Nobody Can Smoke Dope Like a Jazz Musician

Allow me a self centered moment here…I never imagined I’d be writing about jazz, even just a blurb or pick here and there, so this was all quite an experience for me. Turning your solos, your rhythm section subtleties, your ideas and charts and interpretations, your hard work and passion and history into effective prose, and doing so in maybe a sentence or three…man, that has been a education. Especially for someone who, to be honest, doesn’t really know a damn thing about music. But somewhere deep down in the brain, far back in our evolution, language and music merge, and witnessing your playing and interplay in person has taught me a lot about language, stuff I would never had considered had I not been compelled to describe it week after week. In fact, a solo Kenny Burrell played at the Union Hall really opened up the possibilities of fluid accents in prose (outside the sentence structure…it’s complicated and dull, don’t ask), something I was beginning to hear in Lester Young but Kenny clinched it. There were all kinds of other moments, too…some Josh Nelson comps, dropped in just right; some Ralph Penland backing, like a frame in which accents bop about, echoing…and made me rethink Monk a little; the great Billy Paul dropping in hints of marching bands flitting by in acccents; Francisco Aguabella’s textured claves, rounding those diamond hard Cuban rhythms into supple jazz then letting Benn Clatworthy roar through like a sheets of sound powersaw, tearing a shredding each groove into fragments that Francisco kneaded back into shape; Gerald Wilson’s ka, flitting, darting, dancing across the Central Avenue Stage in the summer trilight; and all those hundreds of solos and thousands of phrases by Carl Saunders and Benn Clatworthy and Herman Riley and Chris Colangelo and Theo Saunders and Nedra (and Kristin K and Jennifer L) and Otmaro and Charles Owens (at the World Stage, blowing like a madman for the hangers on)  and Richard Grant (by himself, alone, in a darkened World Stage) and Milcho Leviev (alone, by himself, in a church, playing Gershwin the way Milcho’s crazy god meant it to be heard) and Tim Pleasant connecting the dots in taps and tipples and just the hint of a tinged cymbal, Oscar Brashear blowing free lines; Dwight Trible singing like a horn, like a horn section, like a people praying; Elliott Caine & band just wailing at a blues joint, our englishman John Altman blowing Lucky Thompson throught that ridiculous little horn….I could keep listing names here but…well, that’s enough. You know who you are. And you get the idea. Jazz opens up language, live jazz especially. Watching you all invent music on the spot, watching your ideas spun into phrases intop extended logical tunes, then dissolve again as yiou drop out for the next guy, that’s the creative process at work, at it’s most ephemeral. The brain turning dexterity and sound and structure into music. Man…. What can I say? Can that be done in writing? Does it apply? Ask me years from now, I guess. It has certainly changed how I write. A little piece I did on Herman Riley once was inspired by the way he played a ballad. Taking that essence, that kernel, and writing about Herman in words that reflected how he played that ballad. Hard work, really hard work. But I would never have seen the possibilities there had I not had a weekly deadline describing jazz musicians and their music all over town.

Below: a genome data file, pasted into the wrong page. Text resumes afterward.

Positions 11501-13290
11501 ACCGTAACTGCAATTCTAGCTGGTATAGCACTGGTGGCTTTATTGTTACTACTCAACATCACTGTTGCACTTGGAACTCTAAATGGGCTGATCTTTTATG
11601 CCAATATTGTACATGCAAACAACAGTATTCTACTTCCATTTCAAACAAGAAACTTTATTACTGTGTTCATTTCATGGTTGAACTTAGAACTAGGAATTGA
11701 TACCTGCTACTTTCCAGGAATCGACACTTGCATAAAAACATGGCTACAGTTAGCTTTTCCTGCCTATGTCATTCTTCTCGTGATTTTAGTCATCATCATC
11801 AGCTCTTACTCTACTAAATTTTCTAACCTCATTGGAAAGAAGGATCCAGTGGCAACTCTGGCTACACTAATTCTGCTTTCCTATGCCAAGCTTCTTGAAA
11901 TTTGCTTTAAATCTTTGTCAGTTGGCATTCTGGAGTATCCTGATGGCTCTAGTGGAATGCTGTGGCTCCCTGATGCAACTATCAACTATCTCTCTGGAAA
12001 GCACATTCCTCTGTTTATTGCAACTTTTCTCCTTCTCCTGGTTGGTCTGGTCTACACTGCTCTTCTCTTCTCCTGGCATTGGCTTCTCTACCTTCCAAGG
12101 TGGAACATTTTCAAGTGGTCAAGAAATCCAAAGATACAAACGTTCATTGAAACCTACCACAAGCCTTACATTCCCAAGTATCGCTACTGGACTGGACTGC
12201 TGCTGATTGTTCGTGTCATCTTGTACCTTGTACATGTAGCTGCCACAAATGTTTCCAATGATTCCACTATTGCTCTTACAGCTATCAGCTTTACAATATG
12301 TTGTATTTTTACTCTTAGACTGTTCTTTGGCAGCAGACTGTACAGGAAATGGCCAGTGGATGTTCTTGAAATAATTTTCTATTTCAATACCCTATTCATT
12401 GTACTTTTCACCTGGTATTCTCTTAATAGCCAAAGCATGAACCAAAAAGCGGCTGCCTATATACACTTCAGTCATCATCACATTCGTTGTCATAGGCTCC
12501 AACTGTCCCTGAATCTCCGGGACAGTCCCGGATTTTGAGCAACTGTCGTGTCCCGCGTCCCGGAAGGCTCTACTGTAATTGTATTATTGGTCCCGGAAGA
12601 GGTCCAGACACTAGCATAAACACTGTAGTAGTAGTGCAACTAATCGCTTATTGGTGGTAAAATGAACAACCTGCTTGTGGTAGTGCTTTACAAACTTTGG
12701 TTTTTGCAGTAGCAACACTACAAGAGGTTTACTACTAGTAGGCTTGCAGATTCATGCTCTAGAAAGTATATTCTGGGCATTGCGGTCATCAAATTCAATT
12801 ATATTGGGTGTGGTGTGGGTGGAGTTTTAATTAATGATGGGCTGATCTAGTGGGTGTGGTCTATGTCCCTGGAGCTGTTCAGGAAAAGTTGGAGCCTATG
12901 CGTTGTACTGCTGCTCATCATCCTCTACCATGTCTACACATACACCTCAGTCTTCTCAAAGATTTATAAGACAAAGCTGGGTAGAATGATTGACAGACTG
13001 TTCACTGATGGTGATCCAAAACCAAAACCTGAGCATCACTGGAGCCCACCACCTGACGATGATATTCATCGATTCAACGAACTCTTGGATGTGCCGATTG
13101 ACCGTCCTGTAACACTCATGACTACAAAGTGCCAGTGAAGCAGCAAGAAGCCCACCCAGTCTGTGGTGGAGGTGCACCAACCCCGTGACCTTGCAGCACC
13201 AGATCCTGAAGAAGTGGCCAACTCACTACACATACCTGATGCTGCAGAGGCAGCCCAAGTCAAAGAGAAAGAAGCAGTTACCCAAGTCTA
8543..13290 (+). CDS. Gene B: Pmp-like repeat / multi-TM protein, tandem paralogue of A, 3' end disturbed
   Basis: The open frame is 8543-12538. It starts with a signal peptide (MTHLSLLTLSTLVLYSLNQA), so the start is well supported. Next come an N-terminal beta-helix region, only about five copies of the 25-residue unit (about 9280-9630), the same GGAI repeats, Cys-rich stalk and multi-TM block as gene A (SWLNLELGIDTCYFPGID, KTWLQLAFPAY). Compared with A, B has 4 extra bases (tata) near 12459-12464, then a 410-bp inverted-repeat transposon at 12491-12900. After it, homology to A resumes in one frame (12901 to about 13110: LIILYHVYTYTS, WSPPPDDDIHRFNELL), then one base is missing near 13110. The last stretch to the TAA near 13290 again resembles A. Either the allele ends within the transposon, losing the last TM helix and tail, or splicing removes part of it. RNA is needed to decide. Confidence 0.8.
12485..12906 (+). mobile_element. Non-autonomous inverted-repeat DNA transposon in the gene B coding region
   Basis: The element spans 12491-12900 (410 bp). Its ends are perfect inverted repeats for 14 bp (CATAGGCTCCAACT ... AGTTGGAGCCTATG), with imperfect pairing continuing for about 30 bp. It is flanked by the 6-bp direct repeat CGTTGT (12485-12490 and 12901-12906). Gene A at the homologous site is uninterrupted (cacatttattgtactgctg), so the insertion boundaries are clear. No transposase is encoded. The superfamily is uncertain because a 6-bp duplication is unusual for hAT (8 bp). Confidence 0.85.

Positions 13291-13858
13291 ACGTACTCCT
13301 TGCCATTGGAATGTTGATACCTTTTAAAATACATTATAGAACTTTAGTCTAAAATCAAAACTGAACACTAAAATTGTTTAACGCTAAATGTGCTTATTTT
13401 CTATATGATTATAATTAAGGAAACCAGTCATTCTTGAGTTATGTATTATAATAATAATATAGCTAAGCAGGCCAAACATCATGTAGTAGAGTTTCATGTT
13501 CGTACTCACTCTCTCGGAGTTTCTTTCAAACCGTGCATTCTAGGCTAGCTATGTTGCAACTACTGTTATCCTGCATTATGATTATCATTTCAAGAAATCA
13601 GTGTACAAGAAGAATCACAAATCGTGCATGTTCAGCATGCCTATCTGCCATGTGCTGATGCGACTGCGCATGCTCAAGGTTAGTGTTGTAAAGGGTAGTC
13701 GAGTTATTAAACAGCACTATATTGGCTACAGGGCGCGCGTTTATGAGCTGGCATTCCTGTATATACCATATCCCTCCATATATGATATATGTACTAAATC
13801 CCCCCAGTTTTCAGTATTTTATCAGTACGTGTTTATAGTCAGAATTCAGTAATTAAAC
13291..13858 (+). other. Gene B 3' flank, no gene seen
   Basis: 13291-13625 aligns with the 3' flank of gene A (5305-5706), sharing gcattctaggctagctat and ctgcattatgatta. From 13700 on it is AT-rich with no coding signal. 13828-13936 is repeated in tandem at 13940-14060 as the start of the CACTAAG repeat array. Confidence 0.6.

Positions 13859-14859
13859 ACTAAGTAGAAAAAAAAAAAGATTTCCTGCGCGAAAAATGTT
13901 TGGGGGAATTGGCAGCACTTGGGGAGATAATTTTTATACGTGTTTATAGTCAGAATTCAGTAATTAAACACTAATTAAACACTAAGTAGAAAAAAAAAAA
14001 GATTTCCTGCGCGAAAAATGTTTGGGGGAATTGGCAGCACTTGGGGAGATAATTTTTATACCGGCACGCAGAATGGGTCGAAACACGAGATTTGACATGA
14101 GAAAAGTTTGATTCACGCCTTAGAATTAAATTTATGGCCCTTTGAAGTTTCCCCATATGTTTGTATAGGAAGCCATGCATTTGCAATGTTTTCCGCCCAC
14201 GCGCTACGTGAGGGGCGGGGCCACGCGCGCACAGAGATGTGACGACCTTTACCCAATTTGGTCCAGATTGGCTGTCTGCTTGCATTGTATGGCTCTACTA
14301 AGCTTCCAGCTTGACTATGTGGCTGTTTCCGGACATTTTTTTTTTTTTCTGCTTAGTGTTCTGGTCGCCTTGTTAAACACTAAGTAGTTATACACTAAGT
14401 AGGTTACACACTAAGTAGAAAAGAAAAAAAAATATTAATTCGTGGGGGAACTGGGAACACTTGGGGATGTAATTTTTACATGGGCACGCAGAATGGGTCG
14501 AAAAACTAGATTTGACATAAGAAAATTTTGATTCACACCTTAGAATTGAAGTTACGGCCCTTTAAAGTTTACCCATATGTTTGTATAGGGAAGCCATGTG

Another lesson I learned was that nobody can smoke dope like a jazz musician. Nobody. It’s hopeless to even try.

Written by Brick Wahl. Photo by Ron Sombil via Flickr.

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One Response to Nobody Can Smoke Dope Like a Jazz Musician

  1. Pingback: Selected Pieces | Brick Wahl

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